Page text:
Citing "Alternative" Sources for Microbiology Resource Announcements

Oct. 12, 2018

What is a legitimate source to cite in a manuscript? Does that source have to be publicly available? On one end of the spectrum, we have all read “data not shown,” “personal communication” or citations to a thesis behind a firewall. On the other end of the spectrum are non-peer-reviewed web-only platforms for research, such as preprint servers and blogs. The recent rise in the posting and citation of preprints adds to this conversation.  

In a recent MRA submission some preliminary data to justify the sequencing effort was provided in the form of cited posters with publicly available digital object identifier (DOI) numbers. In addition, the authors cited a manuscript currently in review that contains the same data. We decided to allow the use of these references in this case, but this exchange raised some questions regarding the nature and scope of referencing alternative sources. Beyond posters, there are preprints, GitHub pages and other non-peer-reviewed repositories for information. We posed the following questions to our Senior Editors:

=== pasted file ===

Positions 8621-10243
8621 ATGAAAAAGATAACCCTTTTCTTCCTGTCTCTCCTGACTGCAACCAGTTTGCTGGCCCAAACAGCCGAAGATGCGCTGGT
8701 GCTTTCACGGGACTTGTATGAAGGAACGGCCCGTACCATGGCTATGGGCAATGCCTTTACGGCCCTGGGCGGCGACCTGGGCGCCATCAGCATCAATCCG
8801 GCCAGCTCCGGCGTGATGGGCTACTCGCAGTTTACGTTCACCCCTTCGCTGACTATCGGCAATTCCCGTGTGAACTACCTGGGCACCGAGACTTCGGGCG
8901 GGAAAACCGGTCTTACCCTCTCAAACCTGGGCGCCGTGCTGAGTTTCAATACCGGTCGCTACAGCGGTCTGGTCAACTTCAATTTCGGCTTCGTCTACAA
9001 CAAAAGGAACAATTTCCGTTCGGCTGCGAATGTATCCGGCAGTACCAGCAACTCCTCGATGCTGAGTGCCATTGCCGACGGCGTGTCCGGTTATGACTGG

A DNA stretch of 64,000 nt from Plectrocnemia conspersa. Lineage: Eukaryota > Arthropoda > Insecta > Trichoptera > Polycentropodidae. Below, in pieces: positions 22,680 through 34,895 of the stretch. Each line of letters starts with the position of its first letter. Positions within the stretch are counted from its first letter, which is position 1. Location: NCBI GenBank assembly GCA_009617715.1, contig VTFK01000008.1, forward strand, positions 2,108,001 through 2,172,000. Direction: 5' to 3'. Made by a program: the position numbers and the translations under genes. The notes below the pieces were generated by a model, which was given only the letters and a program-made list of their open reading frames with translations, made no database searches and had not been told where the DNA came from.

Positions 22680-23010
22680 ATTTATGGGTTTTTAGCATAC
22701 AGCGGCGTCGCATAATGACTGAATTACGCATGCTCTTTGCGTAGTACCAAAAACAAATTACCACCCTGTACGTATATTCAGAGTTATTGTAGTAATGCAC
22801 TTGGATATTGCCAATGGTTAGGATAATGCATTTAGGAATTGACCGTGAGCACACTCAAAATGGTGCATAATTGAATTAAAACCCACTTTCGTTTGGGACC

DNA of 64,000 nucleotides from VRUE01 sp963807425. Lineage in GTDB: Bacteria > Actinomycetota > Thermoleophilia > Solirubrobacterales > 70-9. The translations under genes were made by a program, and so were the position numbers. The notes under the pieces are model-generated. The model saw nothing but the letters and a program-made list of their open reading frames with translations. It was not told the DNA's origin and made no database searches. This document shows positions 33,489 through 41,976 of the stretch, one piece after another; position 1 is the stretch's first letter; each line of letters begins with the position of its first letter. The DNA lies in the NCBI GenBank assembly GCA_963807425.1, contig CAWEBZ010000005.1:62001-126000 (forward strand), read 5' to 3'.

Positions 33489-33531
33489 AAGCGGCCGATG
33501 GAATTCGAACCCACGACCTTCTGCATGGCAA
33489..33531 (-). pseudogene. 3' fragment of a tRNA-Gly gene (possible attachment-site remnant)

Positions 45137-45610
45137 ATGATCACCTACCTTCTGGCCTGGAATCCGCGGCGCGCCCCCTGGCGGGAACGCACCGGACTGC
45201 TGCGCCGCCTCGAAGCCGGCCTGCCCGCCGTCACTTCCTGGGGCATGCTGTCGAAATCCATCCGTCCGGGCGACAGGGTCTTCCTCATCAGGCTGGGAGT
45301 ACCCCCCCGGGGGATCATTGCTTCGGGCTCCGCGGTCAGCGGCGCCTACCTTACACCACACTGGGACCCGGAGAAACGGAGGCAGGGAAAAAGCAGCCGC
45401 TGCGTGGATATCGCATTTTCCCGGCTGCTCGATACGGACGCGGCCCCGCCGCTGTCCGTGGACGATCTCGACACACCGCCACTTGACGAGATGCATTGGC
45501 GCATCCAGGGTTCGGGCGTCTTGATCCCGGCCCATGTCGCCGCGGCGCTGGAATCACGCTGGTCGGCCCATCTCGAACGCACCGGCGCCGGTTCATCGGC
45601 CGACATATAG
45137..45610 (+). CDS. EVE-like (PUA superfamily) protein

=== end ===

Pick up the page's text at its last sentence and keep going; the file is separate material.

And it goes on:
• What constitutes an acceptable data/results source? 
  • What is the range of sources that are acceptable? 
  • Does it matter in which parts of the manuscript the source is referenced?
While some were of the opinion that any data or resources with a permanent, publicly available DOI were fair game, others were more conservative, particularly when it came to using non-peer-reviewed information to advance such things as taxonomic designations and/or other standards that would benefit from a thorough discussion among reviewers and the community that those standards will impact. Regardless, among those MRA editors who participated in this conversation, we had general consensus that citing alternative sources for materials and methods, when identified as such and where a permanent public DOI exists, should be acceptable.

This is particularly relevant in the cases of providing scripts, primer sequences, and other small pieces of data. At MRA, our philosophy is to support the microbiology community and we therefore want to promote policies that maximize inclusiveness. The scope of data inclusivity in the context of scholarly writing practices will be an ongoing discussion.  

The above was written by Irene Newton and J. Cameron Thrash on behalf of the Senior Editorial Board of Microbial Resource Announcements.

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Author: ASM Communications

ASM Communications
ASM Communications staff.